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Sales of recreational marijuana will begin in Chicago – and across the state – on Jan. 1. Or will they? A group of aldermen on Wednesday explained why they want to put the brakes on pot in Chicago.

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The City Council on Tuesday approved Mayor Lori Lightfoot’s $11.6 billion budget plan by a vote of 39 to 11. Four Chicago aldermen join us to discuss their support and opposition to that spending plan.

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(Ken Teegardin / Flickr)

Taking an Uber or a Lyft, dining out, and parking at a metered spot will cost Chicagoans more come January, on account of the new city budget approved Tuesday by the City Council, following a nearly two-hour debate.

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Despite gripes from aldermen, the mayor’s first budget advances. Who will replace the top senator in Springfield? Cops go to court. Fraud at City Colleges. And can the Bears pull off a win this weekend?

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Chicago Mayor Lori Lightfoot responds to criticism from progressive groups on Wednesday, Nov. 20, 2019. (WTTW News)

By this time next week, Chicago alderman will have voted on the city’s next budget. Mayor Lori Lightfoot is optimistic that her budget will pass, even as progressive groups say she’s breaking campaign promises. 

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“They offered up black ministers $54 million – a one-time deal – if they would convince the mayor to do away with any other kind of regulation,” Mayor Lori Lightfoot said Wednesday, Nov. 13, 2019. (WTTW News)

Mayor Lori Lightfoot on Wednesday alleged that ride-hailing giant Uber offered to pay off black ministers to the tune of $54 million if they would join a campaign to publicly oppose a $40 million ride-hailing tax proposal – a claim the company denies.

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Mayor Lightfoot laid out her plan to resolve the city’s massive deficit, but any final budget will require the support of aldermen. Weighing in on that and more: Alds. Scott Waguespack, Ray Lopez and Jason Ervin.

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Chicago Mayor Lori Lightfoot delivers her first budget address to City Council on Wednesday, Oct. 23, 2019. (WTTW News)

Mayor Lori Lightfoot delivered her first budget address Wednesday at City Hall amid a swirl of protests from striking Chicago Public Schools teachers and support staff outside. How she plans to close the budget gap.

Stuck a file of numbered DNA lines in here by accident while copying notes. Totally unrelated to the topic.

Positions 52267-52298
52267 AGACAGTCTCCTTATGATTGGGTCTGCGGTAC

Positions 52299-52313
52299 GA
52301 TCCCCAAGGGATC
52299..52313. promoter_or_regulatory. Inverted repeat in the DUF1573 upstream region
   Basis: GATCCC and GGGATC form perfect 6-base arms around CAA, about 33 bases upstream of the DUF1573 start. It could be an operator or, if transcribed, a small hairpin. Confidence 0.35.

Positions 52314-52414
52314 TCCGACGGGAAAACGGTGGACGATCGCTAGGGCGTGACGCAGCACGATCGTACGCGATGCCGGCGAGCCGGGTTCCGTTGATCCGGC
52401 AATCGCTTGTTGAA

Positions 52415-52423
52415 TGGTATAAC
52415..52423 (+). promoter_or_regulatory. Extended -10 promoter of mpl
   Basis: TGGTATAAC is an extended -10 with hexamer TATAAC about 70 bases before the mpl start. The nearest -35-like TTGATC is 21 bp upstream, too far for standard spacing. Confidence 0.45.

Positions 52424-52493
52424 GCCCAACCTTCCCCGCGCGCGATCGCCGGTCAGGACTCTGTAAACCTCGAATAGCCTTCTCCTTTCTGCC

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(Harry Pujols / Flickr)

A debate in Chicago over horse-drawn carriages has raged between animal activists and industry professionals for years. We hear both sides of the debate.

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(Capri23auto / Pixabay)

A new ordinance has been introduced in City Council to severely reduce farm animal adoption in Chicago. We discuss the proposal with Ald. Raymond Lopez and Laura Calvert of Advocates for Urban Agriculture.

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Ald. Anthony Beale appears on “Chicago Tonight” on Sept. 23, 2019.

In a recent op-ed published in the Chicago Sun-Times, Ald. Anthony Beale outlined his frustrations with Mayor Lori Lightfoot. Beale joins “Chicago Tonight” in conversation.

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The mayor proposes to exclude marijuana sales in the Loop. A proposed ban on e-cigarettes leads to a testy debate in City Council. Climate change prompts a massive walkout. And the Cubs’ playoff hopes are on life support.

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Are there early signs of a revolt that could make life harder for Chicago’s mayor? Our politics team takes on that story and more in our weekly roundtable.

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Mayor Lori Lightfoot speaks to the media following a City Council meeting Wednesday, Sept. 18, 2019. (WTTW News)

Chicago’s mayor and aldermen are vowing to take strict action on vaping while welcoming the sale of cannabis. Those two vices dominated the discussion during Wednesday’s City Council meeting.

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The Lightfoot administration makes its first moves to regulate the recreational marijuana industry, releasing guidelines on where the new businesses can locate. And here’s the catch: they’re all outside the city’s central business district.

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According to Bureau of Labor Statistics data, workers in food preparation and serving-related occupations made up the bulk of workers earning minimum wage or less in 2013, the Pew Research Center reports. (delo / Pixabay)

At a City Council hearing on Tuesday, committee members discussed a proposal to raise the city’s minimum wage to $15 an hour by 2021. Activists say it’s long overdue. But could it hurt small businesses? We debate the issue.

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